“We Charge Genocide”: International Law and Anti-Black Violence in America
In 1951, the UN Genocide Convention went into force and established genocide as a crime according to international law. In response to this critical development, the Civil Rights Congress, an African-American led organization, submitted a petition to the UN General Assembly under the title "We Charge Genocide." In this petition, the CRC listed numerous violent crimes perpetrated against Black Americans, arguing that these amounted to genocide, as defined by the recently ratified convention.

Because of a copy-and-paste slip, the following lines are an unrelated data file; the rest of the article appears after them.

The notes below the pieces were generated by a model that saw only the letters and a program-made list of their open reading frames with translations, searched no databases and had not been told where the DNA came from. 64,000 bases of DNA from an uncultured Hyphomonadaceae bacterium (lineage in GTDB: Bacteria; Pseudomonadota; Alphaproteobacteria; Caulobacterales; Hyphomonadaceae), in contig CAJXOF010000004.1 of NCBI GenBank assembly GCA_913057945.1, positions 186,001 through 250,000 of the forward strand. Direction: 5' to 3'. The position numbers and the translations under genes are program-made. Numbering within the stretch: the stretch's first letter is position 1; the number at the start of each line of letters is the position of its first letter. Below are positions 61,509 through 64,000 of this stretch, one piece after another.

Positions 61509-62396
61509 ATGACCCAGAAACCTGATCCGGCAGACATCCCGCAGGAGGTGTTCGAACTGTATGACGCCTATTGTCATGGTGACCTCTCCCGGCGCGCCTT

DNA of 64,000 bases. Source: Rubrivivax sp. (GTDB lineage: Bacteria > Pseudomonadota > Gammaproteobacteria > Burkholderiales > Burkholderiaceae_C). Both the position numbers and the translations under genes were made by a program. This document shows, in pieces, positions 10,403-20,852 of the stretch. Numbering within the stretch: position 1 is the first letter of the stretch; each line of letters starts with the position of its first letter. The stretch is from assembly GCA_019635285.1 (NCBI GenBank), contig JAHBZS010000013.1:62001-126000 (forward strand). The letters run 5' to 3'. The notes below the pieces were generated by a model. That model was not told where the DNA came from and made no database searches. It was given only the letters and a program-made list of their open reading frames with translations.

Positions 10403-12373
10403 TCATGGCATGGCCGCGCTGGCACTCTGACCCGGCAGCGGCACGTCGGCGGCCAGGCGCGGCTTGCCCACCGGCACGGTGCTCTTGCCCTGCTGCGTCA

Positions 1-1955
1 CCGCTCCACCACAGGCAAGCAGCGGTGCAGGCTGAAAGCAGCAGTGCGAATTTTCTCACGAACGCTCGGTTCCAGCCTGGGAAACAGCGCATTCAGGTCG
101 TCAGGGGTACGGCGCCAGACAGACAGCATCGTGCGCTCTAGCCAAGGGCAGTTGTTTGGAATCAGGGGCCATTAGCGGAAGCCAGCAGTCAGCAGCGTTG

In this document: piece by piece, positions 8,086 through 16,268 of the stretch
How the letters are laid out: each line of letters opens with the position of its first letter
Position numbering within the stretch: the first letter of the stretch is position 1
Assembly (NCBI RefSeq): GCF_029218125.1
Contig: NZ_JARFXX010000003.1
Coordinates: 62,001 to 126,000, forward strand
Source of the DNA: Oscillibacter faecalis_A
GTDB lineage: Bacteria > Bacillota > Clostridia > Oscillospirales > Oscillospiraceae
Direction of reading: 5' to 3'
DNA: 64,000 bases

This panel will address the history of "We Charge Genocide," shedding light on the turn to international law as a means for challenging systemic racism, and it will reflect on the legacies of such efforts in the continued struggle against anti-Blackness in our present moment.
Timothy Lovelace (Duke University)
Douglas Irvin-Erickson (George Mason University)
Angela Rose Myers (President of NAACP Minneapolis)
Moderated by Sheer Ganor (UMN, History)
Presented by the Center for Holocaust & Genocide Studies
Paid for in part with funds from the Wexler Fund for Holocaust & Genocide Education